Ahmed Marcouch - A Man of Action
August Allebé Square in Slotervaart, Amsterdam: women in long clothes carrying bags full of shopping walk by and disappear into grey blocks of flats. The façades are dotted with satellite dishes. On the balconies, washing flutters in the wind.
Most of Slotervaart's 45,000 inhabitants are immigrants, largely from Morocco. Slotervaart became well-known because several members of the Islamist terror organisation, the "Hofstadgroep", grew up there, as did Mohammed Bouyeri, murderer of the Dutch film director Theo van Gogh.
At the last local elections in March 2006, Ahmed Marcouch was elected mayor of Slotervaart. Since then, the forty-one-year-old Social Democrat has consistently made headline news. He cannot stand the authorities' typically Dutch softly-softly approach – well meaning, but mostly all talk and no trousers. Marcouch is a man of action who resolutely pushes through tough measures, something that does not always win him friends.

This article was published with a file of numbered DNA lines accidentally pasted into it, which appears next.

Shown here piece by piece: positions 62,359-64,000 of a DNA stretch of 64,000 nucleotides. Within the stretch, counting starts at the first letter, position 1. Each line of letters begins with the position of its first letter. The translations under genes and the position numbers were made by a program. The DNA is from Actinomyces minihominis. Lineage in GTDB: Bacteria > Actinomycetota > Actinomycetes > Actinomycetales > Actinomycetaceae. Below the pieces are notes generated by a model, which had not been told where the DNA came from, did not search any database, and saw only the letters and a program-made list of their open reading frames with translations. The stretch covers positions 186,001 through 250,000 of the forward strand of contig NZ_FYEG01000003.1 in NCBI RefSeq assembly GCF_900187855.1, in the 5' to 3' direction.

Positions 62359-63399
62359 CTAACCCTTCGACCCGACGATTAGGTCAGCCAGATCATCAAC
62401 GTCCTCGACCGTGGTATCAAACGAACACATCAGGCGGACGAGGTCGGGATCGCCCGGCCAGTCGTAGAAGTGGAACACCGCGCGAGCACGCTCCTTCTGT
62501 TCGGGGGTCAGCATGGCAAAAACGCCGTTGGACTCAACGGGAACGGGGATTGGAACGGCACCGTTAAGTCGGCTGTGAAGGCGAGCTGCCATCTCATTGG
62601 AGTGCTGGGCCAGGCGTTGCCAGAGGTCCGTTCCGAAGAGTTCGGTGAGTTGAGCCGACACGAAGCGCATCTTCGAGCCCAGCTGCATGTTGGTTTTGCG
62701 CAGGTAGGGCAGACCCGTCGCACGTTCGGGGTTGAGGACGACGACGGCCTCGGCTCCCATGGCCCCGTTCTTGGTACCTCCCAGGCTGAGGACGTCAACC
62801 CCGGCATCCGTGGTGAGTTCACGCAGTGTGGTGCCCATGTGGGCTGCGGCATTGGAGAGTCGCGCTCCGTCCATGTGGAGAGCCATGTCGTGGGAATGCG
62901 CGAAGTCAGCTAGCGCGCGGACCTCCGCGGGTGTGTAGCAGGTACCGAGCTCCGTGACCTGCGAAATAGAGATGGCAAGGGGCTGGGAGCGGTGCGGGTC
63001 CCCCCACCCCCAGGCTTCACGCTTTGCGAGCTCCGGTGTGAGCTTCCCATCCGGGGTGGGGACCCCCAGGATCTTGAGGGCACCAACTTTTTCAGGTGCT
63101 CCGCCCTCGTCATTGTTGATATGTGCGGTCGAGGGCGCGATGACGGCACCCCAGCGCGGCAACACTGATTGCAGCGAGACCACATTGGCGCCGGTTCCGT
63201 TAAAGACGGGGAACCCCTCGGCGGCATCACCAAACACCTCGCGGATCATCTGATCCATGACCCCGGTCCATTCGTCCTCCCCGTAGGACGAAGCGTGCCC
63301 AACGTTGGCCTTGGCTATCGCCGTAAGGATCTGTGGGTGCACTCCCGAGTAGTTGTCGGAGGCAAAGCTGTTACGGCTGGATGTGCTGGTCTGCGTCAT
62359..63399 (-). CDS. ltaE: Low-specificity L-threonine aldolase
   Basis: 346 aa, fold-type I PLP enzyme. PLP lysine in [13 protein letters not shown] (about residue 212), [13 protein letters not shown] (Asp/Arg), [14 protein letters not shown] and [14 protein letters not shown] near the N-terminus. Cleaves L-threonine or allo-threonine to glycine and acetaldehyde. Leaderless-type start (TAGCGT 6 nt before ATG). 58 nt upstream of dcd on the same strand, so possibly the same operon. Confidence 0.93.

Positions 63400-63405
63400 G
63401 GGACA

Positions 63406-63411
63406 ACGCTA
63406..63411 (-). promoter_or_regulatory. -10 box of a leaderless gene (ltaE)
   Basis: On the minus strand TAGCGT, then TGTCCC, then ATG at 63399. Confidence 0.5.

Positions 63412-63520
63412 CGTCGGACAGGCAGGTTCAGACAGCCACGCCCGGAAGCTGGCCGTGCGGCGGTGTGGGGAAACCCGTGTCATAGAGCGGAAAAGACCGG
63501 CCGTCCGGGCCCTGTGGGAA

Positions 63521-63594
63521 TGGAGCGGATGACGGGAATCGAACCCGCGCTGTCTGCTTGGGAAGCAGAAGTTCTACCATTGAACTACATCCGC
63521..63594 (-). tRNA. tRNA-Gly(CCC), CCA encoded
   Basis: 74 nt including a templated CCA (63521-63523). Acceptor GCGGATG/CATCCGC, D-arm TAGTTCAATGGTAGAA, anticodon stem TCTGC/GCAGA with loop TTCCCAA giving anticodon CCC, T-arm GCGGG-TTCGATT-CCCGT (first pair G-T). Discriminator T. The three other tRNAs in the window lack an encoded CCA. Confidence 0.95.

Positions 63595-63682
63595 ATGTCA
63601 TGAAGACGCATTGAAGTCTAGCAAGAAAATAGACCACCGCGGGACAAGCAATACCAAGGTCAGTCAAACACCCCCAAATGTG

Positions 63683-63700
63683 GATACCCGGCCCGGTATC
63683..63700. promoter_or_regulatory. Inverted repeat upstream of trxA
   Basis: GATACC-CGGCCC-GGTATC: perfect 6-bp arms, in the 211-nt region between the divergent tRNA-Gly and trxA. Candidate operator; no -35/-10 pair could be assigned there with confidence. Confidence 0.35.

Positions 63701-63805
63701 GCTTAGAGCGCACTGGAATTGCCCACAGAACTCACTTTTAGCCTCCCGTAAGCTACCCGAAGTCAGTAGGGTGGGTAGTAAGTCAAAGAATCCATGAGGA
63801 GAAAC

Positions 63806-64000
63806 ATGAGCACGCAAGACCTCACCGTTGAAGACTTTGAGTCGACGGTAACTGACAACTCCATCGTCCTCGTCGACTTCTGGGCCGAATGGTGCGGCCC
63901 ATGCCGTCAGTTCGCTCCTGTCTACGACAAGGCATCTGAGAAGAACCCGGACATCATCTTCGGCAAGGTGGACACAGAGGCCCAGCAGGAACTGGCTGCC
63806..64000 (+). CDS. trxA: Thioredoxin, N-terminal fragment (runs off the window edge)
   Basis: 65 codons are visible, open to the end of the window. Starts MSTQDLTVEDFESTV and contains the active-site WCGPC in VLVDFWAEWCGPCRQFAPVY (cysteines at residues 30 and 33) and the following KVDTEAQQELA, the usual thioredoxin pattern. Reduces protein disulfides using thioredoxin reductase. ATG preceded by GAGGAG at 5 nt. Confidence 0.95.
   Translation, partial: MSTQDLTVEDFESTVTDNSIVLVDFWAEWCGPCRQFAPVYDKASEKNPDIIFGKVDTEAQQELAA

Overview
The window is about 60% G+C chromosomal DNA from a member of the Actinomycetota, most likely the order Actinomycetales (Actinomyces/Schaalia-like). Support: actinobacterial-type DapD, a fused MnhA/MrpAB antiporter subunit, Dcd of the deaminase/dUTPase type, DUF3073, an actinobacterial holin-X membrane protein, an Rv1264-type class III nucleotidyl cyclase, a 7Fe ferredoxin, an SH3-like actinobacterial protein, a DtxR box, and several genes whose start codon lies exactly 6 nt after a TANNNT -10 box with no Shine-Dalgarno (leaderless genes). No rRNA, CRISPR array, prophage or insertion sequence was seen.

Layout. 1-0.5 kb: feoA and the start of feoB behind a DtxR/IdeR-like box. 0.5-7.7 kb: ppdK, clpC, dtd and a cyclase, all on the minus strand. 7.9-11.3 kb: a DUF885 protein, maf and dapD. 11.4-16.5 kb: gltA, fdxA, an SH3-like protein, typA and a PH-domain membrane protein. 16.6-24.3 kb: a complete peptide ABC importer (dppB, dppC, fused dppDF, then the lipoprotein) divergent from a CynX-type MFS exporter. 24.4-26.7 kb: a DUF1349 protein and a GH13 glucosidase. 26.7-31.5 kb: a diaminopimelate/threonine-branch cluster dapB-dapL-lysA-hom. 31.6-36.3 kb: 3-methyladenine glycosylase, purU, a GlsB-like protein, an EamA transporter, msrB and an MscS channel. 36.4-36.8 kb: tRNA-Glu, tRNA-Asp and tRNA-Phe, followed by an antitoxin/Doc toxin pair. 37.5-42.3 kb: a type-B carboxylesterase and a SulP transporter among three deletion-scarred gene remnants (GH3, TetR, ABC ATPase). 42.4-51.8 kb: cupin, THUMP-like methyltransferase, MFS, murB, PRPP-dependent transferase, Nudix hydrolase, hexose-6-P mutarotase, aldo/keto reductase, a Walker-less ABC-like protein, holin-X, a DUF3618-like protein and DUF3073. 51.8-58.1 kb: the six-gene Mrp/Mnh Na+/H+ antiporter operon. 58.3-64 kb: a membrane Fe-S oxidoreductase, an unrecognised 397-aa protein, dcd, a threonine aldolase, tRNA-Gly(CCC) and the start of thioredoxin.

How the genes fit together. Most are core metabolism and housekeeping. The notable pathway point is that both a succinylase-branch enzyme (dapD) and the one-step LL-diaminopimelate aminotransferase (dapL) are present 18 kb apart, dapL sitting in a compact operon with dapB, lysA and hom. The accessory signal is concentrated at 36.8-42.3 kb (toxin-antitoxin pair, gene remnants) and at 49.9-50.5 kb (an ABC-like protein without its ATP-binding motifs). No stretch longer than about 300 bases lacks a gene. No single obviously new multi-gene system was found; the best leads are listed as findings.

"He's trying to do us down."
A noisy group of Moroccan youths stands in front of a Turkish vegetable shop during their school break. They stick together, having little contact with Dutch children their age. "Once Moroccan, always Moroccan!" says one of them. They have nothing good to say about their new mayor.
Ahmed Marcouch is Moroccan from birth. One of his first actions as mayor was to summon the fathers of Moroccan problem children to the town hall to have a serious talk with them, from Muslim to Muslim, as it were. "He's trying to do us down. He's no longer a Moroccan; he's Dutch, and that makes him a traitor!" say the young people.
Marcouch is used to this kind of reaction. The forty-one-year-old is seen as a model immigrant: after jobbing as a nurse, a carpenter, and a factory worker, he trained to be a policeman and patrolled the streets of Amsterdam for ten years.